Rating: R
Stars:
Chris Hemsworth, Daniel Bruhl, Olivia Wilde, Alexandra Maria Lara, Pierfrancesco Favino
Writer:
Peter Morgan
Director:
Ron Howard
Distributor:
Universal Pictures
Release Date:
September 20, 2013

RUSH describes both the motion of the Formula One race cars at the center of this film, and the emotion their drivers get when racing them. It does not describe the pace of the film, although RUSH proceeds at a smooth pace, nor the sensation most of the audience will experience, albeit it’s perfectly watchable.

For much of the 1970s, there was a rivalry both on-track and off (the professional rivalry is documented, the personal rivalry seems at the very least accentuated by RUSH – in real life, according to Wikipedia, the two men were roommates for awhile early in their careers) between glamorous English “bad boy” James Hunt (Chris Hemsworth) and the much more austere Austrian driver Niki Lauda (Daniel Bruhl). Each man has a very different philosophy of racing, and of life, for that matter, and each finds himself goaded by the other to keep going.

There are a lot of movies about sports (and other endeavors, for that matter) where one character or another will say that a person has to be crazy to do whatever it is. Often this sounds like hyperbole, but in the case of RUSH, we’re persuaded that this might well be true of race car drivers. It’s an incredibly dangerous sport, with the film amply demonstrating all the lethal things that can happen behind the wheel and on the track, and furthermore, the hassles surrounding sponsorship are not unlike those of trying to get a movie made. (The sums of money involved seem comparable, especially back in the Seventies, when several million dollars constituted a decent budget.) One would think that, between the peril and the aggravation, there would be a compensatory sense of joy, but as depicted in Peter Morgan’s script under Ron Howard’s direction, Hunt claims that he loves racing because it brings him close to death, which makes him feel alive, while Lauda seems more motivated by a spirit of competition and a ferocious need to win than any kind of pleasure in the sport itself.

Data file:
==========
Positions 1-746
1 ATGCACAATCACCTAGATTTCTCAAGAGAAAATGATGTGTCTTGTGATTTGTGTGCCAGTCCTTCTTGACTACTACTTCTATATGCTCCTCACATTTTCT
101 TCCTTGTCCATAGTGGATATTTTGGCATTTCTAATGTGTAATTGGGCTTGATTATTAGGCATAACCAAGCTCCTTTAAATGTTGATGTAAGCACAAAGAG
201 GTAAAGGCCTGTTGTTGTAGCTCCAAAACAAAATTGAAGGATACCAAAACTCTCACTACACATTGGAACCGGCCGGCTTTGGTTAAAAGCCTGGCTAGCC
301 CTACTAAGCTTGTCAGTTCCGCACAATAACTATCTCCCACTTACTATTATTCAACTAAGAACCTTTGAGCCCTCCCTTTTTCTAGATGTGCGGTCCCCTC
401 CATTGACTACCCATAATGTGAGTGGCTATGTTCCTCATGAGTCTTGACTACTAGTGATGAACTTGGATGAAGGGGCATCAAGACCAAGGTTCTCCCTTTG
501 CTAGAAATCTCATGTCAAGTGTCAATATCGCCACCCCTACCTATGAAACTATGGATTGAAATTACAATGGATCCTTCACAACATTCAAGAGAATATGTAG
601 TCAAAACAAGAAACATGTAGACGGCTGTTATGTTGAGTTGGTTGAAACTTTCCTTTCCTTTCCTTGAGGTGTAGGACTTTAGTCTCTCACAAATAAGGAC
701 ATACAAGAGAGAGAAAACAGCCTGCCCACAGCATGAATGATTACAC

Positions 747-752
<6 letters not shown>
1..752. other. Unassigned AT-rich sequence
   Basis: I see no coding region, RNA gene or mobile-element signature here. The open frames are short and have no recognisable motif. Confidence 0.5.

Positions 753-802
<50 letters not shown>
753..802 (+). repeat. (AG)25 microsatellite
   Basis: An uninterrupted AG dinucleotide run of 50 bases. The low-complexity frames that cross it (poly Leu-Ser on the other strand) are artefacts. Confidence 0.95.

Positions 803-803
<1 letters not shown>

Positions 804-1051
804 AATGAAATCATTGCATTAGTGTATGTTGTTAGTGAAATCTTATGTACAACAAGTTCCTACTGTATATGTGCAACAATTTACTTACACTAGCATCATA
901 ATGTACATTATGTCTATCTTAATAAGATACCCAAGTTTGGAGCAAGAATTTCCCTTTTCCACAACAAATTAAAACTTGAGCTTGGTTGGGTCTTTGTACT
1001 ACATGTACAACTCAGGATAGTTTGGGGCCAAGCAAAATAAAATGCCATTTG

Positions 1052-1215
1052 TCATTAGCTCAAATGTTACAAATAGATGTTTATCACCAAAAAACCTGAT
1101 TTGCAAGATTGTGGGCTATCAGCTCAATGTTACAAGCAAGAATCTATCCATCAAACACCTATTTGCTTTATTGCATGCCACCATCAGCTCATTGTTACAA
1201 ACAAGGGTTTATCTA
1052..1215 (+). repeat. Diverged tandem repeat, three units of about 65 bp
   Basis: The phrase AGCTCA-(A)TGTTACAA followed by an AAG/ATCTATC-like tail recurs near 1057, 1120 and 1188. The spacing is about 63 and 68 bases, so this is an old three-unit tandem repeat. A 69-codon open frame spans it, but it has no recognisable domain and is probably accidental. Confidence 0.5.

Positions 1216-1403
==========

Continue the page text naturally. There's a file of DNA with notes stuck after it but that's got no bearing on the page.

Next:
Morgan’s dialogue and the performances of Hemsworth and Bruhl make us interested in the very different psychologies of the two men, and RUSH is usually most alive when the two are in scenes together, whether comparing belief systems or just butting heads. There is something fascinating about watching two people who share such elite status – world champion race car drivers are a relatively rare breed – and yet are so utterly different trying to figure one another out.

Bruhl tackles Lauda with relish. As written by Morgan, the man thinks tact is something that was invented to obscure the truth. This, along with Lauda’s calm certainty that he is a much better driver than anybody around him, doesn’t win him a lot of friends. Hemsworth as Hunt is the visual definition of a golden boy –he arguably looks even more godlike here than when he plays Thor – and has the combination of hearty charm and underlying seething misery that make us see how he can be simultaneously the life of the party and someone who has a hard time with serious one on one relationships.

Director Howard and writer Morgan previously collaborated on 2008’s FROST/NIXON, the film adaptation of Morgan’s stage play. Oddly, the stakes in that seemed higher, though none of the characters were risking life and limb, perhaps because the heart of the piece was the confrontation between the two principal characters. In RUSH, while the evolving relationship between Lauda and Hunt certainly has an effect on both men, they are alone when driving, which is where risk, strategy and calculation are most in play. Furthermore, they are competing not only with one another, but with everyone else on the track. Their interactions are intriguing, but the crucial action for Hunt and Lauda is when each is alone behind the wheel. This spreads the emphasis of RUSH around so that it all holds our attention, but never feels like we’re experiencing anything definitive. It’s worthwhile, but not great.

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